VESTITURE. Generally white, occasionally thoracic dorsum with hairs extremely pale ochraceous to yellow. Pollen-collecting hairs as in andrenoides. Tergal vestiture as in wellesleyana. Sternal apical fimbriae present as in andrenoides.

MALE. MEASUREMENTS AND RATIOS. N = 4; length, 7-9 mm; width, 1.5-9.0 mm; wing length, M = 2.86 0.029 mm; FL/FW; M = 0.95 0.003; FS1/FS2, M = 1.85 0.073.

INTEGUMENTAL COLOR. As in andrenoides except as follows: mandible with large basal yellow macula (lacking in stylopized specimens); parocular yellow macula large, posteriorly extending from tentorial pit to antennal fossa along outer subantennal suture and almost in a straight line laterally to eye margin (reduced and similar to andrenoides in stylopized specimens); flagellar segments 2-11 and apex of 1 yellow below; tegulae testaceous; wing membranes colorless, veins yellow to red; terga with apices broadly hyaline.

STRUCTURE. Antenna extremely short, in repose not reaching scutellum; scape length equals first two and three-fourths flagellar segments; flagellar segment 1 equals distinctly less than segments 1 plus 2, segment 2 shorter than 3, segments 2-10 shorter than broad or quadrate, 11 slightly longer than broad. Eyes, mandible, and galea as in andrenoides. Labial palpus as in andrenoides but segmental ratio about as 1.0:0.6:0.6:0.6. Maxillary palpus as in andrenoides but ratio about as 0.9:1.0:0.9:0.9:0.9:0.7. Labrum and process, clypeus, supraclypeal area and face as in andrenoides. Vertex extremely short, in facial view lateral ocelli protruding above vertex, tipped forward vertex above lateral ocellus equals less than half an ocellar diameter. Genal area broad, one and one-half times eye in profile; surface moderately dulled by reticular shagreening and minute obscure punctures.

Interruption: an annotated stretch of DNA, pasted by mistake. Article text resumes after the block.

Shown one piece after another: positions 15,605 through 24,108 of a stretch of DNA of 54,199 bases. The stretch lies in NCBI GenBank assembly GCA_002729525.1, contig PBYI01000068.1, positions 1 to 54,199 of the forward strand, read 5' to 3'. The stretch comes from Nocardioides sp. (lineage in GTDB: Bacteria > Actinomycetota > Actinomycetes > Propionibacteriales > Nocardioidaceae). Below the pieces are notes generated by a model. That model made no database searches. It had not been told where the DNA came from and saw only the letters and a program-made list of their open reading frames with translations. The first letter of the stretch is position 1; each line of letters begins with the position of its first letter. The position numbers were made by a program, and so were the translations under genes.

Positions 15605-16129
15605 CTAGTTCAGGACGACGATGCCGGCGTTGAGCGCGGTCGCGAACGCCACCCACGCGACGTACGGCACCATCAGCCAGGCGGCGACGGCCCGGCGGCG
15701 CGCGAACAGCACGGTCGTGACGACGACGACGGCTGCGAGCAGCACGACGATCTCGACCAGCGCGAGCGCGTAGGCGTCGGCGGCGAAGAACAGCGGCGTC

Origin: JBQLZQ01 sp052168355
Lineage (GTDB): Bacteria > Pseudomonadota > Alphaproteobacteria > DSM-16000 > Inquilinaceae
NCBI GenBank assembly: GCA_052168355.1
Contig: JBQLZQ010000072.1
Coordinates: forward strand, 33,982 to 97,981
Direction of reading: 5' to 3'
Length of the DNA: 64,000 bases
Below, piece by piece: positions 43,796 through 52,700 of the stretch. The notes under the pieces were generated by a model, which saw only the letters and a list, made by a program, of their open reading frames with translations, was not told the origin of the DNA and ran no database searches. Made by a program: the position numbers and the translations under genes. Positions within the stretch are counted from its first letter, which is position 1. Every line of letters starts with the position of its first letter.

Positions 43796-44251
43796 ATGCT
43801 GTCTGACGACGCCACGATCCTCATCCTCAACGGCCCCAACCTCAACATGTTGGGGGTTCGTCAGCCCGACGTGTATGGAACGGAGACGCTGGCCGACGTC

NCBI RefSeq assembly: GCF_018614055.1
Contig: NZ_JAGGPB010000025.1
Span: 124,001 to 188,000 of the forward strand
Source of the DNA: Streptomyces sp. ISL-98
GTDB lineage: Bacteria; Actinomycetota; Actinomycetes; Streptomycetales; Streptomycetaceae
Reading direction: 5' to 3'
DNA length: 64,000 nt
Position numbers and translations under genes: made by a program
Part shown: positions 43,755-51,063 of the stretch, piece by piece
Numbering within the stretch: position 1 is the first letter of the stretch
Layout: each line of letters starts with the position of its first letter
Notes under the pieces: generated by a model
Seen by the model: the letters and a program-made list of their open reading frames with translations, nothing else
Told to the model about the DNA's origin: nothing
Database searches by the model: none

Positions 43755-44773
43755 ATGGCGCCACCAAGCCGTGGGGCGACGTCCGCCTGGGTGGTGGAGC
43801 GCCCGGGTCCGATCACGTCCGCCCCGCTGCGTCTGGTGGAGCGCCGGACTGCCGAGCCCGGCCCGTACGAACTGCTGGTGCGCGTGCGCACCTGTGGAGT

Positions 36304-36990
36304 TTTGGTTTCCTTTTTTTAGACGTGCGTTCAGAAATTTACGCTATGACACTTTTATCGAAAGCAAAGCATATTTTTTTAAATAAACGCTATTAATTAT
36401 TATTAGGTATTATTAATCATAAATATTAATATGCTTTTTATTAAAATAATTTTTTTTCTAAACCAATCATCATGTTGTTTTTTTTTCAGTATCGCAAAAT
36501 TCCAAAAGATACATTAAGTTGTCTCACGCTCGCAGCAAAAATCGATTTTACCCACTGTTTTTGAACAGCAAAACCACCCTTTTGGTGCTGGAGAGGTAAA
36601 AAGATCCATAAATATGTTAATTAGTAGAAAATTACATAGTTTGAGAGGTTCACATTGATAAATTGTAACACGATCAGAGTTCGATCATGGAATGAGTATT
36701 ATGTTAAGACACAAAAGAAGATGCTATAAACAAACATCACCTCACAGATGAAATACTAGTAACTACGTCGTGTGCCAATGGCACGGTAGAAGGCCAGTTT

Pronotum with dorsoventral ridge pronounced, sculptured as in female but shiny posterior to ridge below oblique suture. Thoracic sculpturing as in female. Wing venation and tibial spurs as in andrenoides.

Metasomal terga as in female. Sterna with basal area punctures sparse, otherwise as in female. Sternum 6 with apical margin with broadly V-shaped emargination, lateral angles reflexed, toothlike, at right angles to surface or almost so (not directed anteriorly as in wellesleyana). Terminalia as in andrenoides and nida; gonocoxite with ventral inner angle at base of apical process short as in nida; penis valves with lateral lamellae as in nida. Sterna 7 and 8 as figured (Figs. 53-54).

VESTITURE. Generally white; thoracic dorsum occasionally pale ochraceous. Hairs distributed as in female (but lacking pollen-collecting hairs) except as follows: tergum 2 often with apical pale band narrowly interrupted medially; sternal fimbriae weakly developed.

REMARKS. Andrena arenicola shows an unusually high degree of parasitism by Strepsiptera. Out of 89 specimens (79 females and 10 males) known, 35 (29 females and 7 males) were stylopized. This amounts to approximately 40 percent parasitization. Because of the morphological changes induced in specimens by stylopization, none of the parasitized specimens were used in the measurements and ratios in the above descriptions.

Scientific source:

Supported by

Hosts · map
FamilyScientific name @ source (records)
Salicaceae  Salix @ AMNH_BEE (45)

go to Discover Life's Facebook group

Updated: 2019-10-16 22:49:54 gmt
Discover Life | Top
© Designed by The Polistes Corporation